There’s a lot of noise on the web (or Google at least) when trying to search for a solution to using a Mini’s DVI output on LCD TV’s. Typically they recommend using DisplayConfigX  or SwitchResX to tweak your display modelines, timing, resolution, and just generally dive deeper than I like  into display configuration. My solution was MUCH simpler.

My television is a Samsung 46″ LCD (LN46A539P1F). It has 3 HDMI inputs, but one is specifically intended to be used for PCI DVI input converted to HDMI.  It also provides a VGA DSUB input which works perfectly with a Mac Mini’s miniDVI->VGA apapter, but the point here is to get direct digital signal without converting to analog.

The Mac Mini has a miniDVI output and is packaged with a miniDVI->DVI adapter, so to get a signal into the TV, you’ll need a DVI->HDMI or miniDVI->HDMI adapter. I bought both from Monoprice as they are very inexpensive and either works fine.

Once you have the apdapter on and the HDMI cable connected to the TV, the Mac will recognize that it is displaying on an HDTV and will recommend 720p (1280×720 resoution) or 1080p (1920×1080 resolution). However, you will now most likely see that your output is either too small on the screen (has a few inches of black border around the picture)  or is too big (extends beyond the screen). If it’s too big, you have Overscan enabled in your Displays preference pane. If not, you should enable Overscan.

Now, on your TV, go to the Menu:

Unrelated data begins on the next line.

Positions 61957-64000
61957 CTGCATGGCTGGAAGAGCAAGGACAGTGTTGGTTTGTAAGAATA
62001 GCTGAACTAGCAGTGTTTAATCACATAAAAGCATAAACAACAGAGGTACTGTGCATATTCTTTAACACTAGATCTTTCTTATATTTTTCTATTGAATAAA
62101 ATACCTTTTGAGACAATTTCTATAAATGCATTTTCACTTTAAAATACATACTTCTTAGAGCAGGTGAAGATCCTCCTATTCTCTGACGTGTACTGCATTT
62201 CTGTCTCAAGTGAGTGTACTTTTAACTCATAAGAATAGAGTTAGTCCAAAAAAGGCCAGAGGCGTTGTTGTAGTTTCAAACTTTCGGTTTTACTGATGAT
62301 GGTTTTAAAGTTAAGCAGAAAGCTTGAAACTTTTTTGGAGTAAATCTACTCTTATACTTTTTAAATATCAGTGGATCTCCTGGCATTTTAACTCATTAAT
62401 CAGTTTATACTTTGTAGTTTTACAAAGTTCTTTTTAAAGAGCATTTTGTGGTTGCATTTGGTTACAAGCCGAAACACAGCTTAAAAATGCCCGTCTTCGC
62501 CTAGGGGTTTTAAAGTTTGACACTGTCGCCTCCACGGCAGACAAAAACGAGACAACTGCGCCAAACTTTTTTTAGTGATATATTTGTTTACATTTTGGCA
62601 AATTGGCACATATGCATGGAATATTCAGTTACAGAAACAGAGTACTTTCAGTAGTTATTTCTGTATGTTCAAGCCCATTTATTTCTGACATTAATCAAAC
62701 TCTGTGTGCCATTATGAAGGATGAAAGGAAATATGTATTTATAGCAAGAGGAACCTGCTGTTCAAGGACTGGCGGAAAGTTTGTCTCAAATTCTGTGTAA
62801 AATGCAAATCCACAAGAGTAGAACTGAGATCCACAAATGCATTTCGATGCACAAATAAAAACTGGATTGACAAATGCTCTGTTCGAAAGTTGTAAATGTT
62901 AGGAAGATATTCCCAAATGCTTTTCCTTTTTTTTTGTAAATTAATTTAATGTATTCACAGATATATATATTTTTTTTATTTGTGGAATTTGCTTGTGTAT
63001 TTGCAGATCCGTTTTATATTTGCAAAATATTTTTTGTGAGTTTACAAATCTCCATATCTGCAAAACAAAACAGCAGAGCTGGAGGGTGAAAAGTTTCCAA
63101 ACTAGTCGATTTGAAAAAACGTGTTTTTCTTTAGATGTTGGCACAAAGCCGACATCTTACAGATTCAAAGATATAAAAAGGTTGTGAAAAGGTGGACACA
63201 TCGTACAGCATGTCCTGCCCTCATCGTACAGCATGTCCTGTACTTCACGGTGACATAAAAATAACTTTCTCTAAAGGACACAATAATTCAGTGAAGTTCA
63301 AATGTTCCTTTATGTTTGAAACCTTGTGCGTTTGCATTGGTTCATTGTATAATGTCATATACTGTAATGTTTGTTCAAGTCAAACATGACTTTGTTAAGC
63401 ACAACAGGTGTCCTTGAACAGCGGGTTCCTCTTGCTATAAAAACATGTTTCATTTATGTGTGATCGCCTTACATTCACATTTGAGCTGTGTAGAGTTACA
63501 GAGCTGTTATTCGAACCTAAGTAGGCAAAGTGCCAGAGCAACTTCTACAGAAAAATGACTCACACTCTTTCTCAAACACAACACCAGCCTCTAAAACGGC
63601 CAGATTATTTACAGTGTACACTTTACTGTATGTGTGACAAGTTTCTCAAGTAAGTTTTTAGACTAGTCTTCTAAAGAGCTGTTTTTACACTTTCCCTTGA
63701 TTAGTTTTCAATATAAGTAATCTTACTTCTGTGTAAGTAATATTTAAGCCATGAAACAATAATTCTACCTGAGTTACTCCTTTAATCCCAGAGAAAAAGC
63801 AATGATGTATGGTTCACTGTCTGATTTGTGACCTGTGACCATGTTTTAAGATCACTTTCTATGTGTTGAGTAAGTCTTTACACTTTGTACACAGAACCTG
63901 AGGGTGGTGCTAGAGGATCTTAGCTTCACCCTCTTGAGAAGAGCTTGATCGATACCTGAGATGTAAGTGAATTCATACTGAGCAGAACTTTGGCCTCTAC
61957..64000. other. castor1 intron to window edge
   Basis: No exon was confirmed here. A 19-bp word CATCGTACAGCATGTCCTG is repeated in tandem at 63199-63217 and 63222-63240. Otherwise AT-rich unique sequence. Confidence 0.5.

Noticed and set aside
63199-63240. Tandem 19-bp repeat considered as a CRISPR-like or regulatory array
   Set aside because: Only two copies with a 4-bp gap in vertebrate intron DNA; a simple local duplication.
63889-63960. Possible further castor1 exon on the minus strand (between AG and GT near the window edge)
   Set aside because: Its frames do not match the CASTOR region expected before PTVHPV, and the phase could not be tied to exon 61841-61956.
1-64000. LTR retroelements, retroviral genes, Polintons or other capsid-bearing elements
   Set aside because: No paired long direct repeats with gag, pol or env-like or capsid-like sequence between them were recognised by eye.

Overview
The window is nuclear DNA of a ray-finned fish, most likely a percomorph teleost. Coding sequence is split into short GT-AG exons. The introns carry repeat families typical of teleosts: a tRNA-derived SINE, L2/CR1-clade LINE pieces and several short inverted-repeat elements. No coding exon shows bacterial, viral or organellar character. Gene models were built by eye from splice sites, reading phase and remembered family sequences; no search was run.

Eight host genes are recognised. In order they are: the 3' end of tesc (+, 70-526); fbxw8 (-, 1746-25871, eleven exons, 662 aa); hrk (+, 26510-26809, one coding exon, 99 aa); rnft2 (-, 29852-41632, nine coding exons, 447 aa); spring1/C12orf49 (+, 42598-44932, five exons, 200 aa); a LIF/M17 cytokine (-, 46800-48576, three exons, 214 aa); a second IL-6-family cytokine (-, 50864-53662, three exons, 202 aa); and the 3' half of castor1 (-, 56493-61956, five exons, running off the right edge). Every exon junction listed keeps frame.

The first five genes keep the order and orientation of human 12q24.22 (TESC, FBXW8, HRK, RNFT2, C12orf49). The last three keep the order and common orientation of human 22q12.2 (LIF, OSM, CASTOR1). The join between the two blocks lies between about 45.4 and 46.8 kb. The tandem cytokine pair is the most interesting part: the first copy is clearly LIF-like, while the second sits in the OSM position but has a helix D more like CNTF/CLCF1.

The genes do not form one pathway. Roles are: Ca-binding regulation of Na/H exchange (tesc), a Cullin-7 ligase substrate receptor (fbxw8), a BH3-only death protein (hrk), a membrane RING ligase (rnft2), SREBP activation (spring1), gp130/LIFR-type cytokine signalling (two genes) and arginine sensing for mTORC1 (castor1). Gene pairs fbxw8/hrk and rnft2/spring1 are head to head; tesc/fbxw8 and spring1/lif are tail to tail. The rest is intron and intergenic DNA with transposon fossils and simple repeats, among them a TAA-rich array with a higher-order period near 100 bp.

• Choose “Picture” (should be first option)
  • Choose “Picture Options” (near the bottom of list)
  • Choose “Size” (will have options like 4:3, 16:9, and Just Scan)
  • Choose “Just Scan”
  • Close Menu

Bam! Your display should now be just right!

Foxmarks: Bookmark Synchronization Heaven

Long have I searched for the magic bullet solution to my bookmark synchronization woes.  I’ve wanted a simple plugin that would synchronize my bookmarks between multiple installations of Firefox and Safari, thus making it simple to access said bookmarks from any computer, or between the two commonly used browsers on my Mac.  I’ve looked at many options, but always the solution only allows me to sync one browser or the other, leaving me looking for some secondary sync tool to get between Firefox and Safari on my Mac itself, not via network or a proper sync.

I’d almost given up on finding a solution, then, a few months ago I started using Delicious. It was cool because there were plugins for Safari, Firefox, and IE, and of course, it’s by default a web based bookmarking system. Its cool, I like it, but I just didn’t use it much. The plugins integrate it into the browser by giving you ANOTHER bookmarks menu, not by integrating with the browsers’ bookmark system.

Before ever using Safari or Delicious, my Firefox bookmark sync tool of choice was Foxmarks. It provided a web interface for remote access to my bookmarks, plus a nice sync interface for all my Firefox installations. I was randomly poking around today and discovered that Foxmarks now works with Safari and IE! I was excited and wasted no time installing Foxmarks for Safari. So far, it works great!